While not possessing as wild and overtly-psychedelic of a light show as the one that Deerhunter had employed, Spoon’s stage was far from sparse. Besides the glowing lights draped around mic stands, instruments, and monitors, there were a set of rectangular panels behind the band which acted as extensions for the lights underneath them. A few bright yellow floodlights topped off the setup, keeping the band in a somewhat-random lighting scheme, which mostly found common ground in the shades of color employed for each song. A continuous wave of machine fog kept rolling in throughout the set, with Daniel taking refuge behind or under it for many of his guitar solos, or just to go ballistic on the myriad of effects boxes that were littered around him on the stage.

The performance consisted of 19 (!) songs, with an extra 5 in the encore. Most of the songs from Transference made their appearance, with a good portion of the set also coming from their two prior albums. Only 2 pieces from Kill The Moonlight, the 2003 album that gave the band great critical acclaim, were performed: “The Way We Get By,” as the third song of the night, and “Someone Something,” near the end of the set. A surprise came in the form of “Modern World,” a song by Montreal indie rockers Wolf Parade, which Spoon slipped into the middle of their set. The biggest cheering and singalongs came with “I Summon You” and “The Underdog” — curiously, two somewhat similar tunes, themselves — and were only matched in enthusiasm when the band played tapped into two more songs from their third album, Girls Can Tell, for their encore. The set ended with “Black Like Me,” while the encore and show closed with “You’ve Got Yr. Cherry Bomb” — both from 2007’s Ga Ga Ga Ga Ga.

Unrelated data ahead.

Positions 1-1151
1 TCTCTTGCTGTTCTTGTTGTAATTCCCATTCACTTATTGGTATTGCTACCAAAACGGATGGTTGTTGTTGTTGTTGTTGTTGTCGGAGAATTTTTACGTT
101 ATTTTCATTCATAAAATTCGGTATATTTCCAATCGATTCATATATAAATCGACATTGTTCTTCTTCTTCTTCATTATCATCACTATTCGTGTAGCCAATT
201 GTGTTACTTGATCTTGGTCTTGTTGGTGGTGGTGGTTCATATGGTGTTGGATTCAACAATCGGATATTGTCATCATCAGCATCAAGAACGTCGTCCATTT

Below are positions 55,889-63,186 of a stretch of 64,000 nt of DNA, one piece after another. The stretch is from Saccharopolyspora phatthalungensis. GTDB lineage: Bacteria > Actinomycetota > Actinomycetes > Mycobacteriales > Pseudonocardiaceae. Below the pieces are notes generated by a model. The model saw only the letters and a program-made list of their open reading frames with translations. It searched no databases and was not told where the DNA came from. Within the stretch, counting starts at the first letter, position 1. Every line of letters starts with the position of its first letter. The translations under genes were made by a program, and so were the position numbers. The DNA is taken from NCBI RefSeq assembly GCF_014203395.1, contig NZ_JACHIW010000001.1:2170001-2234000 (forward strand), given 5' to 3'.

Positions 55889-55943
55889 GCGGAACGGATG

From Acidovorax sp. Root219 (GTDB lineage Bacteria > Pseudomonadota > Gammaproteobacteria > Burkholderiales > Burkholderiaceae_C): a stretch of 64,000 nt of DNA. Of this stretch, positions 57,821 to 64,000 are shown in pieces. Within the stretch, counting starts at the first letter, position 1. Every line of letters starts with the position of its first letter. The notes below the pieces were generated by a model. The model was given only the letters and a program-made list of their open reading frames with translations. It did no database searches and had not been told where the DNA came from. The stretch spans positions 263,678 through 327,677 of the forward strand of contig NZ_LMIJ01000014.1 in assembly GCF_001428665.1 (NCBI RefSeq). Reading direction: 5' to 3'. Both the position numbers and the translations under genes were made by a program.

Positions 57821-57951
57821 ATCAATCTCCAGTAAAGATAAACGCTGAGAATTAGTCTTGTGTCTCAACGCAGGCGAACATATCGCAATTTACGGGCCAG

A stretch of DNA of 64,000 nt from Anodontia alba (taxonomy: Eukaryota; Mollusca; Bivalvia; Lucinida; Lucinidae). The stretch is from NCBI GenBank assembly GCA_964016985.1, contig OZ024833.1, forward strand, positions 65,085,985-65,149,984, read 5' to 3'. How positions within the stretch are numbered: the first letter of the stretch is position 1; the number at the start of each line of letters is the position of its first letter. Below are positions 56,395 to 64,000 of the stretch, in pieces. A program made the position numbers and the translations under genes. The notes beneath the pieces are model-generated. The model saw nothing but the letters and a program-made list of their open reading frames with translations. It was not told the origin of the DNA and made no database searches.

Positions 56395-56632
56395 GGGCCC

This was my second Spoon concert, and both times I was infinitely impressed by how spot-on the band’s performance was, and how tight of a unit the members made together. Despite Daniel’s complaints of being slightly ill a few times through the set, his voice never faltered, and his guitar dominated the show with a variety of tape loops, warping effects, and heavy, noisy smatterings of sound. The enthusiasm from the crowd never dwindled, the audience watching with rapt attention for the almost-2-hour-long set. Relatively unfamiliar though I might be with Spoon’s new, and much older, recordings, the show was utterly marvelous, and I hope they bring a similar treat to the thousands of fans waiting for them at Coachella in a few days.

Setlist (along with accompanying photo):

  1. Before Destruction
  2. I Saw The Light
  3. The Way We Get By
  4. Got Nuffin’
  5. My Mathematical Mind
  6. Don’t Make Me A Target
  7. The Ghost Of You Lingers
  8. Nobody Gets Me But You
  9. Rhythm And Soul
  10. Everything Hits At Once
  11. Modern World (Wolf Parade Cover)
  12. Written In Reverse
  13. Who Makes Your Money
  14. They Never Got You
  15. I Summon You
  16. Someone Something
  17. Don’t You Evah
  18. The Underdog
  19. Black Like Me

ENCORE

  1. Me And The Bean
  2. Is Love Forever?
  3. Anything You Want
  4. I Turn My Camera On
  5. You Got Yr. Cherry Bomb
Spoon's setlist (with list of encore possibilities)

Spoon's setlist (with list of encore possibilities)

Jonathan Pirro

Off-kilter multimedia enthusiast.

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suchaclatter April 14, 2010 at 11:06 pm